As I mentioned, my school runs a block semester schedule—we cover a year in a semester, four classes each semester. So Monday starts the new year.
I will be teaching Geometry and Algebra II again, although the geometry class will be 10-12 instead of the freshmen of my first semester. One Geometry, two Algebra IIs and, for the first time, pre-calculus.
Note that I am teaching four classes, which means no prep period, and 33% more pay. I am pumped. Okay, a little bit because of the pay, but mostly for two reasons.
Reason 1: Admins don’t give a teacher extra work unless they are happy with the teacher. I have now had two observation writeups so glowing that I keep checking back to see if the name is mine. I know I’m a good teacher. I’m just not used to the principal agreeing with me. More importantly, the administrators seem to like me for the right reasons. Both the principal, who did my observations, and the AVP of the master schedule (the one who reawakened my algebra terrors finally came to see me teach. We had a whole conversation.) both mentioned the quality of my explanations which, many will be surprised to learn, is rarely considered important by either administrators or ed schools. I don’t know why. They also like the fact that I pass most of my students, and keep low ability kids engaged, which is a skill of mine that all previous administrators have used for their own purposes, but never acknowledged as rare or useful. Anyway. I don’t know if they’ll keep me, but it’s very nice, if unusual, to be appreciated.
Reason 2: In my state, a math credential has two levels. One qualifies the teacher to teach through Algebra II, but a third test is required to teach Algebra II/Trig and beyond. I have passed all three tests, passed them first of all the subjects I’m qualified to teach, passed them before I went to ed school by a whole year. And yet, in my first three years of teaching, administrators have on several occasions given advanced math classes to other teachers, teachers who had not yet passed the third test, despite several attempts. Their decisions, done purposefully and in full awareness of the facts, then necessitated a letter home to the students’ parents, per NCLB, that their kids’ teacher was not qualified to teach the class. This is what is known as a penalty. And they took this penalty instead of giving me classes that I was actually qualified to teach. In one case, the administrator didn’t like the other teacher any better than me, had told him to his face he was a “useless brick”, and yet still gave him three Algebra II/Trig classes, giving me Algebra II, taking the penalty, instead of giving him A2 and me A2/Trig. She did not mean this as a personal affront, and I did not take it as such. Such madness as this is pretty normal, and it’s why teachers laugh hysterically when eduformers yammer on about giving principals complete control over hiring and firing. Anyway. As a result of these previous administrator decisions, I have never taught an advanced math class. Not once. Ever. I have no idea how to teach pre-calc. I have no idea how to talk to students who are taking a math class for some other reason than “I need it to graduate”. I have even less idea how to teach an entire class of people who–please, please, PLEASE god—know a positive slope from a negative one. I can’t wait.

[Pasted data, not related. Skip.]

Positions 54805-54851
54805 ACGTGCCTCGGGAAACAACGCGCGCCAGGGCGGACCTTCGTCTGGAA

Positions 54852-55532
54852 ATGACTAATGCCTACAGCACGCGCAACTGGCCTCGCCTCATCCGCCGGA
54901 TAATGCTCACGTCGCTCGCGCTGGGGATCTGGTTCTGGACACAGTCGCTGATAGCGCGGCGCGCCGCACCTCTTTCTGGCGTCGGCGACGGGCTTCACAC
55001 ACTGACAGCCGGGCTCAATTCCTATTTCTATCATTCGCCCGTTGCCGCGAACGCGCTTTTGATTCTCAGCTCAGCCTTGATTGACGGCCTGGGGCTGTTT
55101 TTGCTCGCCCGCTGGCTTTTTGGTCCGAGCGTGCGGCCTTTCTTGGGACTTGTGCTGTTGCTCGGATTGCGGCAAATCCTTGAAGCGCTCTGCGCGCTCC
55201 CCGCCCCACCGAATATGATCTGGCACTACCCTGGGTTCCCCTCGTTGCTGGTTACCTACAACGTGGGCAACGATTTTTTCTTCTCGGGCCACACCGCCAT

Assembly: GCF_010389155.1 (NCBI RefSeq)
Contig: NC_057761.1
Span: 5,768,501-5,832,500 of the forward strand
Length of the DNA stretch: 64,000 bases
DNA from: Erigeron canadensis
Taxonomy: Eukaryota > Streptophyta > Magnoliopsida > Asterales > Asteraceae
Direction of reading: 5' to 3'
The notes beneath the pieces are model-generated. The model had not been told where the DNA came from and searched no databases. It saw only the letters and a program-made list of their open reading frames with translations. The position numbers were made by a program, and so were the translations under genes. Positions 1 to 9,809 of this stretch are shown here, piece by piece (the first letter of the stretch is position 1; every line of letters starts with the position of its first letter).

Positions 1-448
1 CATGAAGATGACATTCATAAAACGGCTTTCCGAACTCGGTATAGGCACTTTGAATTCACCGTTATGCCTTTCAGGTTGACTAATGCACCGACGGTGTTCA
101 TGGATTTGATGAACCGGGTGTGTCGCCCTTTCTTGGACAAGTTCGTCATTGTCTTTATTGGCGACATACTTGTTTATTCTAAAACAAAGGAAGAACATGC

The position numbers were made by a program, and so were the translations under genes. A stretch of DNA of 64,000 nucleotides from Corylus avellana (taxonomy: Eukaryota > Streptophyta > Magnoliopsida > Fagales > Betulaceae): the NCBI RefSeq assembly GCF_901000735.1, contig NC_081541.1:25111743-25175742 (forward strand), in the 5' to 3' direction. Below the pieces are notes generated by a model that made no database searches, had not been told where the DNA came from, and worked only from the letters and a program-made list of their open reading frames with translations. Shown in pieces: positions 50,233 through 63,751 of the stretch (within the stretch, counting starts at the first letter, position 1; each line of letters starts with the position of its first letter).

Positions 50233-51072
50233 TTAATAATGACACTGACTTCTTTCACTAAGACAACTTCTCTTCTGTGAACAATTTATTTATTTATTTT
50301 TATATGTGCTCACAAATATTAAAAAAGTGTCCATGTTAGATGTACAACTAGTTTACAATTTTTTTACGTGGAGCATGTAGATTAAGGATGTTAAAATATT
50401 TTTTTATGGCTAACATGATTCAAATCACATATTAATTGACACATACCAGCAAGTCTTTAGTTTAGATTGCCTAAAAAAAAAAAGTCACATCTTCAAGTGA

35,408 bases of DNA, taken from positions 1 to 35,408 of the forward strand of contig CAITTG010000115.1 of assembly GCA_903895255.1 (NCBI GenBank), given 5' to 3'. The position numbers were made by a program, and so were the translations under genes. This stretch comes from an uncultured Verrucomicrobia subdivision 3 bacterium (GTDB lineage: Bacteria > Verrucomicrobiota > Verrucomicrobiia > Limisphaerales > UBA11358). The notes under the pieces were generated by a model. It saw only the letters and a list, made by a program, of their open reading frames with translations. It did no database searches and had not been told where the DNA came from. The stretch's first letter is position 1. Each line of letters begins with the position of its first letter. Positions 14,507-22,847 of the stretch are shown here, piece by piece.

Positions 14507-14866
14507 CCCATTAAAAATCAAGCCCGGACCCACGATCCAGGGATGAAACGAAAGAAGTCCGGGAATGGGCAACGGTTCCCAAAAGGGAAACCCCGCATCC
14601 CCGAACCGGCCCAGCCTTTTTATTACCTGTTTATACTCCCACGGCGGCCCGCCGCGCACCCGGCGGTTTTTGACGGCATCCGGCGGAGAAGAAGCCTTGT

I have a friend who is a professor at an elite public university, in a field that requires a lot of math. Back when I was first tutoring and learning math on the job, and got hired to teach a student pre-calc, I asked him “What topics are in pre-calc?” He sniffed, snootily, and said “Precalc isn’t a subject. It’s an administrative category.” I must have learned a lot of math in the intervening years, because I get the joke now.
I’ve got a book, so I’ll figure it out. But if any pre-calc teachers have broad topics to organize around, I’d love to hear about them.
In addition to teaching a full-schedule, no prep period, I start my yearly ACT class on Monday, and in a month I begin my AP US History review classes, two of them. I dropped my English enrichment class, though, so for the first time in seven years, my Saturday mornings are free. I love late winter/spring. But with all this extra money I may just take the summer off for the first time ever.